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Putting Rescue Skills to Use on the Water

Wrapping up this excellent series, swiftwater rescue expert Jim Coffey shows how the skills covered in the previous videos can be put to use on a typical day on the river with a mixed group of kayakers. One of the less skilled paddlers has to swim, and both he and his boat need to be rescued.

From our lawyers: The series is a supplement to, not a substitute for, hands-on training classes.

In the video Jim and his crew are simulating what can happen in a typical day on the river. It’s a mixed group, with varying skill levels. Before you set out you want to talk about what’s planned for the trip and set out who’s going first and who’s running sweep. You want to put less experienced boaters in the middle. Also, inventory what equipment each paddler is bringing and make sure it’s readily available.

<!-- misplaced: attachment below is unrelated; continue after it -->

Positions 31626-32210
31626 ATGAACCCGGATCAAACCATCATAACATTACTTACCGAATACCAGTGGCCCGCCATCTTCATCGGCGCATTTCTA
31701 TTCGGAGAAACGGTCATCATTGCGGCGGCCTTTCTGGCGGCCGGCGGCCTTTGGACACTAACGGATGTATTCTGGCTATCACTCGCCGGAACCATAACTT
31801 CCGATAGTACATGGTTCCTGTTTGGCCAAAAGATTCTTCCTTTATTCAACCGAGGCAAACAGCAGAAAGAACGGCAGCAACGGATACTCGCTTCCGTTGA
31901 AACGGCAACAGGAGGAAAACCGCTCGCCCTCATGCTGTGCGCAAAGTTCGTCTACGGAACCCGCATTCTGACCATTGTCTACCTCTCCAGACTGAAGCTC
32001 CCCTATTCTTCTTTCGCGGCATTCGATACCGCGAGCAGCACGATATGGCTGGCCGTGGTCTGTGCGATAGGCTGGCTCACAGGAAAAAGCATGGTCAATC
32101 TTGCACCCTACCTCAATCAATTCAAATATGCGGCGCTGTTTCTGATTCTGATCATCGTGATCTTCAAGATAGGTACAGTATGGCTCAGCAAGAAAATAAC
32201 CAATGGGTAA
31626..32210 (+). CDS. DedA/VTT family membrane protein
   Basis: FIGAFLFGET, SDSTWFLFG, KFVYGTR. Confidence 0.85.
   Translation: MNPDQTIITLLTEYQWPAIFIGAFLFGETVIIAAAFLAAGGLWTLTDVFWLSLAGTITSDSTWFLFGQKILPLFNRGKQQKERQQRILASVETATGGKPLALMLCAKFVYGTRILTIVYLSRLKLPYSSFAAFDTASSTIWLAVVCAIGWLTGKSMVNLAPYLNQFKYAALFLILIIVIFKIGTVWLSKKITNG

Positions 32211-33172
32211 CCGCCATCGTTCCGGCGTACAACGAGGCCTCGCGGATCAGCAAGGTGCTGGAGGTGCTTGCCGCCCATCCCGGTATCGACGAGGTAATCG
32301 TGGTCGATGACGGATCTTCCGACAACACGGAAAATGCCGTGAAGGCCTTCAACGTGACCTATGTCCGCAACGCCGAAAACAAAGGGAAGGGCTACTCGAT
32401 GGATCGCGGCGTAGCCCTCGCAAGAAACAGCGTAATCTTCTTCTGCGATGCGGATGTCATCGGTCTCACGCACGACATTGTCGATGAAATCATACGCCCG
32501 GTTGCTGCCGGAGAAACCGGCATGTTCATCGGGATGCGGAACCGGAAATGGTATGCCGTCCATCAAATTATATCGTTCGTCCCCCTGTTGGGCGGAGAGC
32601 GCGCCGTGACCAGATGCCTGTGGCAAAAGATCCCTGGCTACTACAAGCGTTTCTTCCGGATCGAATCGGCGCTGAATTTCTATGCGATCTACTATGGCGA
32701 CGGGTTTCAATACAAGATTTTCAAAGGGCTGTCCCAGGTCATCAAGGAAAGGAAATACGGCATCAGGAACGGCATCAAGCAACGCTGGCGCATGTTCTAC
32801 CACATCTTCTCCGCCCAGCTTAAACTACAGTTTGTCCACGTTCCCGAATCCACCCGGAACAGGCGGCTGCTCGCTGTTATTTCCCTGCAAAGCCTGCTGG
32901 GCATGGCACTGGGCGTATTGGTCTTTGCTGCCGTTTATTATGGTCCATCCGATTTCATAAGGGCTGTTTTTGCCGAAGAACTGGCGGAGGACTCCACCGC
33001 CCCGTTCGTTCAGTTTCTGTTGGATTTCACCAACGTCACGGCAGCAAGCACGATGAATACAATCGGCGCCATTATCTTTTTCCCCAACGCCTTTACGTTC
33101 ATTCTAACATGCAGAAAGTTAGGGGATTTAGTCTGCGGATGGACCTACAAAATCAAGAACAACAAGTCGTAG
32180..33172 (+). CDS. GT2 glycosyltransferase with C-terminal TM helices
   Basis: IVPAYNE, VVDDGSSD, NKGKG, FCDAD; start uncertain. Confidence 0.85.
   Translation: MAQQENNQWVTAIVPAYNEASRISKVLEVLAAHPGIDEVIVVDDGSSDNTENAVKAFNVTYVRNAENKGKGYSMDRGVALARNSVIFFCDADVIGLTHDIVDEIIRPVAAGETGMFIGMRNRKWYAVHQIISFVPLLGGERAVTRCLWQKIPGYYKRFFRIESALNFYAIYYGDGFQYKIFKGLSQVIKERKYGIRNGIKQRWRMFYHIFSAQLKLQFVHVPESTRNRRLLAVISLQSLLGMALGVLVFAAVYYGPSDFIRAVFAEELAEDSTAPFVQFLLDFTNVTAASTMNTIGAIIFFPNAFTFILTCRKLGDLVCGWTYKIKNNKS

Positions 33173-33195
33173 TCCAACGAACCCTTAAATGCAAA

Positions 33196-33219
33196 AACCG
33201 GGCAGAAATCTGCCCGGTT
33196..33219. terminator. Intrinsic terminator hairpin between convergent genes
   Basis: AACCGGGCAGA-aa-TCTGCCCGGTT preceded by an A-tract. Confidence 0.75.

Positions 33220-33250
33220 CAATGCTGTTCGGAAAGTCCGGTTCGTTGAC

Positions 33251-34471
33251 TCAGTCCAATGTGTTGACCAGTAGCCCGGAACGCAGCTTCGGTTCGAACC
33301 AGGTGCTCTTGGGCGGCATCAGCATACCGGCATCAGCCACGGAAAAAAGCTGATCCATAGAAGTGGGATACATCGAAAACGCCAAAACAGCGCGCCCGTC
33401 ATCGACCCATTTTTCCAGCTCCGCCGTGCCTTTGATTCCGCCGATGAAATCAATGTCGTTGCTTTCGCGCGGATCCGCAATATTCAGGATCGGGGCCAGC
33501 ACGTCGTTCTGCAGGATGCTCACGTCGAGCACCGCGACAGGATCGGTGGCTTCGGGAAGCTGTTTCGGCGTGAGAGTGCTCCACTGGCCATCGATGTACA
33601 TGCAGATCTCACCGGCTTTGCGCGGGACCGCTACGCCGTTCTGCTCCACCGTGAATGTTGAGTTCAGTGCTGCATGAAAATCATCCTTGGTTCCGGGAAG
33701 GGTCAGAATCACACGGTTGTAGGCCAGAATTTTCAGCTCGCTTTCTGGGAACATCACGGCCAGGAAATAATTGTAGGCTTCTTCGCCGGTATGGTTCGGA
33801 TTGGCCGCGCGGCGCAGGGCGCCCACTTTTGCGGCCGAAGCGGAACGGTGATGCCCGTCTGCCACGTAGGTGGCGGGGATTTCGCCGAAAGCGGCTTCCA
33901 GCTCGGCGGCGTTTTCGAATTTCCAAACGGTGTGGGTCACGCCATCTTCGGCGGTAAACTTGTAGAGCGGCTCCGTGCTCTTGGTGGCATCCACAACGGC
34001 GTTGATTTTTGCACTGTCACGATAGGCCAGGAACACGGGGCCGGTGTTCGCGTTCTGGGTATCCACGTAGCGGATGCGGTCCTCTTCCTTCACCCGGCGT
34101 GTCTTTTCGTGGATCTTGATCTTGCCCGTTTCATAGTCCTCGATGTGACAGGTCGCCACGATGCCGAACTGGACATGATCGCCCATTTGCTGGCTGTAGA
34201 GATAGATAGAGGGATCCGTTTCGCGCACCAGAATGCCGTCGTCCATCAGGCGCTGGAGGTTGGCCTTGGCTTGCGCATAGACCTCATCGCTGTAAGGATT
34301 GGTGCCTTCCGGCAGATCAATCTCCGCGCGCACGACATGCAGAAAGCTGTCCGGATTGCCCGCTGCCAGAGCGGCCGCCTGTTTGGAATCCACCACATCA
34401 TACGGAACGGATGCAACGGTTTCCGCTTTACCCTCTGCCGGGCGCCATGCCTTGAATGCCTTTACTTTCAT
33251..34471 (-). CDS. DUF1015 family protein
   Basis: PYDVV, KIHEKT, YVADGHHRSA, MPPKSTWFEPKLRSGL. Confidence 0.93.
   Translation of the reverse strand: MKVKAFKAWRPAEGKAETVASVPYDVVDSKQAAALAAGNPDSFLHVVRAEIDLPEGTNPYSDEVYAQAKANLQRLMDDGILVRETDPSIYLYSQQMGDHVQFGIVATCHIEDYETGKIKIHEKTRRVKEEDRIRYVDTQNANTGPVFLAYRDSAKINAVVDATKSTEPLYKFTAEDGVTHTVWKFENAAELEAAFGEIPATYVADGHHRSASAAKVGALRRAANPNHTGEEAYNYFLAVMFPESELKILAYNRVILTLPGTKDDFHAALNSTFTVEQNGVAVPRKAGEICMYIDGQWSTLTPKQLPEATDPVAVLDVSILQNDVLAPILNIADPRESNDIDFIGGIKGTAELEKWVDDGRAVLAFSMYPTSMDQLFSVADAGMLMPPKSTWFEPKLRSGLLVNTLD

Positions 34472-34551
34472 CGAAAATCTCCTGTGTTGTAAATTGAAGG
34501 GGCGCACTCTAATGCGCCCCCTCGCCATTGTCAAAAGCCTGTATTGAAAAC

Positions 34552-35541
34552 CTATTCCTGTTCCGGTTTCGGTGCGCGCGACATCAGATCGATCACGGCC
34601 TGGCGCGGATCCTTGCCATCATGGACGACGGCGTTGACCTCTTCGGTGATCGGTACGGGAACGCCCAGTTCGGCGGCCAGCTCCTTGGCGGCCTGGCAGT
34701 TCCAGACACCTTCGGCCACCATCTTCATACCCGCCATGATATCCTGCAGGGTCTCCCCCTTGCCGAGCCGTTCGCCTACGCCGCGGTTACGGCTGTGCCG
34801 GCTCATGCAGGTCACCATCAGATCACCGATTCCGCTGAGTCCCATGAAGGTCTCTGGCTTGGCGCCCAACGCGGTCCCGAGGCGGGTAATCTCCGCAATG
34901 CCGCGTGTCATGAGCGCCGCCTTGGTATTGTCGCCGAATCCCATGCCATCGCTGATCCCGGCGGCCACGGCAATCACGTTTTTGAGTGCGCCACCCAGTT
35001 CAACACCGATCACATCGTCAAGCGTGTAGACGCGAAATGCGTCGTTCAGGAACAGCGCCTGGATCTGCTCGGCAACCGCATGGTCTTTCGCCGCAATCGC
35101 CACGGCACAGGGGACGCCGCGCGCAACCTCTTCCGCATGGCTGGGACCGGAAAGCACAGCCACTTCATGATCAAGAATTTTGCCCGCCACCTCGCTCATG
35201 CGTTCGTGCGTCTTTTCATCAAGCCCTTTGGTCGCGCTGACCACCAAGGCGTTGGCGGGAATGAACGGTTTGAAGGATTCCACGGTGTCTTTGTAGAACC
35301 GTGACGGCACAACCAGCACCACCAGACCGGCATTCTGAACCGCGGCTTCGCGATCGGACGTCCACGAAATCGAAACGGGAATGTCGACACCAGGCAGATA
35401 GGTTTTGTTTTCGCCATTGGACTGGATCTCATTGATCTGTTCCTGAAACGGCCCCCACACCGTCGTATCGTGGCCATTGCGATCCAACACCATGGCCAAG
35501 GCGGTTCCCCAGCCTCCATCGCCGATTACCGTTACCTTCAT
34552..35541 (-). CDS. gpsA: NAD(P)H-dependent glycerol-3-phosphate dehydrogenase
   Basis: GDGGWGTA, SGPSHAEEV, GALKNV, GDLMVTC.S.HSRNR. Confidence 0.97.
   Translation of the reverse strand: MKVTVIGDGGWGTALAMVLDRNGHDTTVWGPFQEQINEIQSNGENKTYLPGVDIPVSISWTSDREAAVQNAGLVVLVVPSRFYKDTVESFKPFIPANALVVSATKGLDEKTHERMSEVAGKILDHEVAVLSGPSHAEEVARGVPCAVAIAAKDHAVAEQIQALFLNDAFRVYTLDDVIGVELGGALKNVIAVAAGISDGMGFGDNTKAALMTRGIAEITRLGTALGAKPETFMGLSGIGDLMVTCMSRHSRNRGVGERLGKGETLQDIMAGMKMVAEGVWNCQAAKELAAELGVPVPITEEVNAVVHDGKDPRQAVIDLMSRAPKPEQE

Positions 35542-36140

One paddler gets stuck in a hole and has to swim. He loses touch with his boat and makes the mistake of standing up in swift water and gets a foot entrapment. The rest of the crew scrambles to the rescue.

Some go to the trapped person, someone sets up with a throw bag as downstream-safety, and someone takes over leadership of the rescue effort. They use ropes to pull the swimmer free and pendulum him safely into shore.

Once the person is safe, they can move to rescuing the equipment. They find the boat surfing in a hole. They use the live-bait technique to swim out, attach a rope to the boat and pull it to shore.

Our hope is that as you work to improve your boating skills, you also are working to improve your river rescue skills. It’s not good enough to just watch these videos; it’s very important to take a swiftwater rescue course, then to practice the skills learned, out on the water.

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